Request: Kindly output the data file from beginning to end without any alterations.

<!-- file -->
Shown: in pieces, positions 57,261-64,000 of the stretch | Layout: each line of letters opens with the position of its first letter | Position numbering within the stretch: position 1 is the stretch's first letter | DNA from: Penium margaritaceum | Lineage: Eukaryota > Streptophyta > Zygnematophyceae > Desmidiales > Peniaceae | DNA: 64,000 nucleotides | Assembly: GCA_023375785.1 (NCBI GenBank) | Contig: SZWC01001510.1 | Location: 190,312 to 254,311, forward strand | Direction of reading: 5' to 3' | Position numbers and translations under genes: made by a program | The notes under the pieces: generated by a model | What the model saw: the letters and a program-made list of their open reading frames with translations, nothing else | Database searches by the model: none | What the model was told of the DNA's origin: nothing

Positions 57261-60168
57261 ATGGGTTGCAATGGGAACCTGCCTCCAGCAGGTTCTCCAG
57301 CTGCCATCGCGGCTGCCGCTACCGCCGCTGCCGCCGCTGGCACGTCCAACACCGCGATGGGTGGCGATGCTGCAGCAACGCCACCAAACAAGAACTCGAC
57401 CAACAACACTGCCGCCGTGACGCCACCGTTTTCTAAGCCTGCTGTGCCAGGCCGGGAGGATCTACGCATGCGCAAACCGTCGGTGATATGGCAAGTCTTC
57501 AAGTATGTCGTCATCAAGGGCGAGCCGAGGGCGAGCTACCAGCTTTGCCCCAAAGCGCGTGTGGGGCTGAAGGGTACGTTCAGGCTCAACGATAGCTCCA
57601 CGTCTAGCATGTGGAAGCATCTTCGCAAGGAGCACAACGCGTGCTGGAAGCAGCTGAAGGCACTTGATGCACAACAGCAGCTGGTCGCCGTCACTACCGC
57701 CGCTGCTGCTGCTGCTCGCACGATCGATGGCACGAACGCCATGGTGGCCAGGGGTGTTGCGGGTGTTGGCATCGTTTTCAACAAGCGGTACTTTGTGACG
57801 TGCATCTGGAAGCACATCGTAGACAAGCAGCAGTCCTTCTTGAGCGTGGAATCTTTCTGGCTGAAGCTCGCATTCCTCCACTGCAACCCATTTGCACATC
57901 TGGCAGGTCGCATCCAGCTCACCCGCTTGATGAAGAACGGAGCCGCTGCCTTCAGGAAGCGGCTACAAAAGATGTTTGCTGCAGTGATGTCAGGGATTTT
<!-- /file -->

Shown: in pieces, positions 57,261-64,000 of the stretch | Layout: each line of letters opens with the position of its first letter | Position numbering within the stretch: position 1 is the stretch's first letter | DNA from: Penium margaritaceum | Lineage: Eukaryota > Streptophyta > Zygnematophyceae > Desmidiales > Peniaceae | DNA: 64,000 nucleotides | Assembly: GCA_023375785.1 (NCBI GenBank) | Contig: SZWC01001510.1 | Location: 190,312 to 254,311, forward strand | Direction of reading: 5' to 3' | Position numbers and translations under genes: made by a program | The notes under the pieces: generated by a model | What the model saw: the letters and a program-made list of their open reading frames with translations, nothing else | Database searches by the model: none | What the model was told of the DNA's origin: nothing

Positions 57261-60168
57261 ATGGGTTGCAATGGGAACCTGCCTCCAGCAGGTTCTCCAG
57301 CTGCCATCGCGGCTGCCGCTACCGCCGCTGCCGCCGCTGGCACGTCCAACACCGCGATGGGTGGCGATGCTGCAGCAACGCCACCAAACAAGAACTCGAC
57401 CAACAACACTGCCGCCGTGACGCCACCGTTTTCTAAGCCTGCTGTGCCAGGCCGGGAGGATCTACGCATGCGCAAACCGTCGGTGATATGGCAAGTCTTC
57501 AAGTATGTCGTCATCAAGGGCGAGCCGAGGGCGAGCTACCAGCTTTGCCCCAAAGCGCGTGTGGGGCTGAAGGGTACGTTCAGGCTCAACGATAGCTCCA
57601 CGTCTAGCATGTGGAAGCATCTTCGCAAGGAGCACAACGCGTGCTGGAAGCAGCTGAAGGCACTTGATGCACAACAGCAGCTGGTCGCCGTCACTACCGC
57701 CGCTGCTGCTGCTGCTCGCACGATCGATGGCACGAACGCCATGGTGGCCAGGGGTGTTGCGGGTGTTGGCATCGTTTTCAACAAGCGGTACTTTGTGACG
57801 TGCATCTGGAAGCACATCGTAGACAAGCAGCAGTCCTTCTTGAGCGTGGAATCTTTCTGGCTGAAGCTCGCATTCCTCCACTGCAACCCATTTGCACATC
57901 TGGCAGGTCGCATCCAGCTCACCCGCTTGATGAAGAACGGAGCCGCTGCCTTCAGGAAGCGGCTACAAAAGATGTTTGCTGCAGTGATGTCAGGGATTTT